However, there is minimal research which implies a direct connection between decline of ‘oestrogen- like’ compounds and Type 1 collagen strength – it just hasn’t been looked at enough yet. 

Some studies imply a connection between declining oestrogen and pelvic prolapse (Le Blanc et al, 2017).  Trunk and pelvic floor strength and control are vital for pelvic organ support, continence and coping with the increase in intra-abdominal pressure during running (Leitner et al, 2016).

Potential collagen changes with menopause highlight the need to not only consider changes to the commonly problematic gluteal (butt and hip), posterior tibial (lower leg) and achilles tendons, but also the need to address abdominal and pelvic floor changes. Another reason to continue pelvic floor exercises!  More research is needed to understand how any positive oestrogen benefits influence tendons, and would be of interest given the high occurrence of tendon related pathology in peri-menopausal women. 

According to Alison Grimaldi’s extensive research, gluteus medius tendinopathy is more common in females than males, with a ratio of 3-4:1, peaking in the perimenopausal period. Posterior tibial tendon dysfunction (PTTD) is also commonly noted in this group (Kohls-Gatzoulis et al, 2009) (Ross et al, 2018), with figures varying from 3.3 to 5%.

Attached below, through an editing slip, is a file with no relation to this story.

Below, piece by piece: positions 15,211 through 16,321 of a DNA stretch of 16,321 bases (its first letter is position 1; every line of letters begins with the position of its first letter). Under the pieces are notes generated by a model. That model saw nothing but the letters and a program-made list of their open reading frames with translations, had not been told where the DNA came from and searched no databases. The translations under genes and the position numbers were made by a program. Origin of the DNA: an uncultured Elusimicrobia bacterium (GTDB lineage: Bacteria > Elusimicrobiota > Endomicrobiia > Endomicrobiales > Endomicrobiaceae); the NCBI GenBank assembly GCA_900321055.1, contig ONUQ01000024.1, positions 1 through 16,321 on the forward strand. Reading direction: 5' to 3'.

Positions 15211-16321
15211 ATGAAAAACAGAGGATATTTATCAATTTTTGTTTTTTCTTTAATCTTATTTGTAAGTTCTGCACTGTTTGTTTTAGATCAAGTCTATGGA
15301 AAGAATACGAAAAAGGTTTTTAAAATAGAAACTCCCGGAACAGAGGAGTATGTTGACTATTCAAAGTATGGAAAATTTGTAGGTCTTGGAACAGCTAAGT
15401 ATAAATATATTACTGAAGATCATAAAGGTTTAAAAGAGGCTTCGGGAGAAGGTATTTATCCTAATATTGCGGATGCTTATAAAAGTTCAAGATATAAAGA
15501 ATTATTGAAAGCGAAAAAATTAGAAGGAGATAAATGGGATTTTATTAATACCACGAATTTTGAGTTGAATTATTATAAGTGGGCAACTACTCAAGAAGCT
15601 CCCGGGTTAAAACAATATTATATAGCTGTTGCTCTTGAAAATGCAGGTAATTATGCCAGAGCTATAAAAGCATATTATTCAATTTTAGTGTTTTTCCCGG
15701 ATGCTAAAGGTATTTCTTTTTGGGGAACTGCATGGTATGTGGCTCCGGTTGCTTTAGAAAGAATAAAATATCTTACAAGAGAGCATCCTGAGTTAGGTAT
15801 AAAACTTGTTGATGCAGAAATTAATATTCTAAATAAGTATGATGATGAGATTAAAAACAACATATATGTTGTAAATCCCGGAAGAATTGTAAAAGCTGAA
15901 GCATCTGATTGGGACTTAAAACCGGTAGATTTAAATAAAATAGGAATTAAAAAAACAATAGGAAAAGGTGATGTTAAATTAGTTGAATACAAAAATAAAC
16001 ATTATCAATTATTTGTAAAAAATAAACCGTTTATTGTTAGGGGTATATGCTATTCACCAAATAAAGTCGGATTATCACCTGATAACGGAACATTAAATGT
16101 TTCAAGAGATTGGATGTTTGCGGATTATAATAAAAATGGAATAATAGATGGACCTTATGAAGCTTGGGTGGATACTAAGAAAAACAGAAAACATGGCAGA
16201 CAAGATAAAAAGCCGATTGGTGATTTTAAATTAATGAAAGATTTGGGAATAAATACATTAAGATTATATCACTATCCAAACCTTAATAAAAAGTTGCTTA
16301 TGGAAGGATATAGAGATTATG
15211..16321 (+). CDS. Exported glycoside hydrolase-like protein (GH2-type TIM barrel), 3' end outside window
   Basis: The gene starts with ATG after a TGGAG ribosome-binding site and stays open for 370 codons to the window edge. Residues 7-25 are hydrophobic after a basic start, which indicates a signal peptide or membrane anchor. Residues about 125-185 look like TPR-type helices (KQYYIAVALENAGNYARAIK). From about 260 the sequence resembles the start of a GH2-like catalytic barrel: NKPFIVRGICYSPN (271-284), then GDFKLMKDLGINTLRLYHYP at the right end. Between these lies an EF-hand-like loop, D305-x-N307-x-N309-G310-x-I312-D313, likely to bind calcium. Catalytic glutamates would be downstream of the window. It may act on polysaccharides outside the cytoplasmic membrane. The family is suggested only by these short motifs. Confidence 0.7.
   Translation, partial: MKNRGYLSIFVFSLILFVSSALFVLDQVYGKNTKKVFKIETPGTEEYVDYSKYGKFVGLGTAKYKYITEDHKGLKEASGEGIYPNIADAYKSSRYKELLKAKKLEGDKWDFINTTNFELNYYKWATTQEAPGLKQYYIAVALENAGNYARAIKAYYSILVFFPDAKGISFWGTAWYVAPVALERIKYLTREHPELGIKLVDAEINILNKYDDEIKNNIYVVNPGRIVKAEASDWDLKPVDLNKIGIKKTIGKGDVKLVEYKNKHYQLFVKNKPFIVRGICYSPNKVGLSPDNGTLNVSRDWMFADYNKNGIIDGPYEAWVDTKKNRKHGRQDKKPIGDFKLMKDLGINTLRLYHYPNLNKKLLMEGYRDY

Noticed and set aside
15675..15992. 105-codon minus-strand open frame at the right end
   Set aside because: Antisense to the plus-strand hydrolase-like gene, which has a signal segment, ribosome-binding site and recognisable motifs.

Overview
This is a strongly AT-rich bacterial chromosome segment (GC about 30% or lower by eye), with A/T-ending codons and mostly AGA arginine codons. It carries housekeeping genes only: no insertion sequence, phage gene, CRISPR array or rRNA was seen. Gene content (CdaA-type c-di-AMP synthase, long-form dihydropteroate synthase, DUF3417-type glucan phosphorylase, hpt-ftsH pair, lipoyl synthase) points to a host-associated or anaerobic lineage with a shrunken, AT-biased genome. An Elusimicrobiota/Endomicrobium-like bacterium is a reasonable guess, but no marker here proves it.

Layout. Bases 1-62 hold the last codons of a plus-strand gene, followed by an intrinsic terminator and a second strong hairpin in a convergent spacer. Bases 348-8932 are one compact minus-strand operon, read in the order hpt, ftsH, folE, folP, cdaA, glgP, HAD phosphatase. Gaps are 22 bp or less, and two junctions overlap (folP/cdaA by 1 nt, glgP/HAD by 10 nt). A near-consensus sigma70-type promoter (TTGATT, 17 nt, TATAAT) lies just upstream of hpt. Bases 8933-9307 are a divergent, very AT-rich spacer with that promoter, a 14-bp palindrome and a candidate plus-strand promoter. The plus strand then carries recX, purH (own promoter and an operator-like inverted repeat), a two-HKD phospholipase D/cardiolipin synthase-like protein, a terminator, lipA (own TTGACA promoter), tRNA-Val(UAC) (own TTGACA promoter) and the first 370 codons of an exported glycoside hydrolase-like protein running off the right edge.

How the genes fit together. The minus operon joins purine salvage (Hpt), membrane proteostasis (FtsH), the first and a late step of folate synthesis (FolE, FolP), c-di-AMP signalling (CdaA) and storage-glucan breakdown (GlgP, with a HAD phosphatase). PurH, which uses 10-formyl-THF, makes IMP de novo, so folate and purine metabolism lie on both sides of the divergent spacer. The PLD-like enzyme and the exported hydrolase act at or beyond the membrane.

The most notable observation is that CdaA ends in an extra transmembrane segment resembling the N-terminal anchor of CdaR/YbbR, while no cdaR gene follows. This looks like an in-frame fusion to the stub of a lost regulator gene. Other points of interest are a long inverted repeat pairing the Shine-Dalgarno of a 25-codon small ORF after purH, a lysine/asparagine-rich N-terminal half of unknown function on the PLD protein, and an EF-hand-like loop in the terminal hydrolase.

Joint pain

Joint symptoms of pain and stiffness are commonly reported during and after menopause, and are possibly associations with reduced oestrogen levels have been noted in several papers. However a true is lacking (Xiao et al, 2016, Watt, 2018).

Bone and muscle strength

Oestrogen plays an important role in the growth and maturation of bone as well as in the regulation of bone turnover in adult bone. Women can lose up to 20% of their bone density in the first 5-7 years post menopause, as oestrogen levels drop.  

Muscle strength losses peri and post menopause are well documented. Reccent research shows up to 8% muscle strength loss per decade from the age of 30 if no steps are taken to counteract this. A recent Finnish study (Bondarev et al, 2018) of over 900 women showed menopausal status is significantly associated with reduced muscle strength, power and vertical jump height. 

Other factors

Some menopause symptoms have a direct impact on running, and possibly injury. The hot flushes can occur while running. This can be of great concern if it is a very hot day as well.

So why run your way through the menopause?

It’s not just a ‘doom and gloom’ picture – it’s important to remember this is a normal process.

Running can have positive benefits on physical and mental wellbeing of a woman (regardless of hormonal status).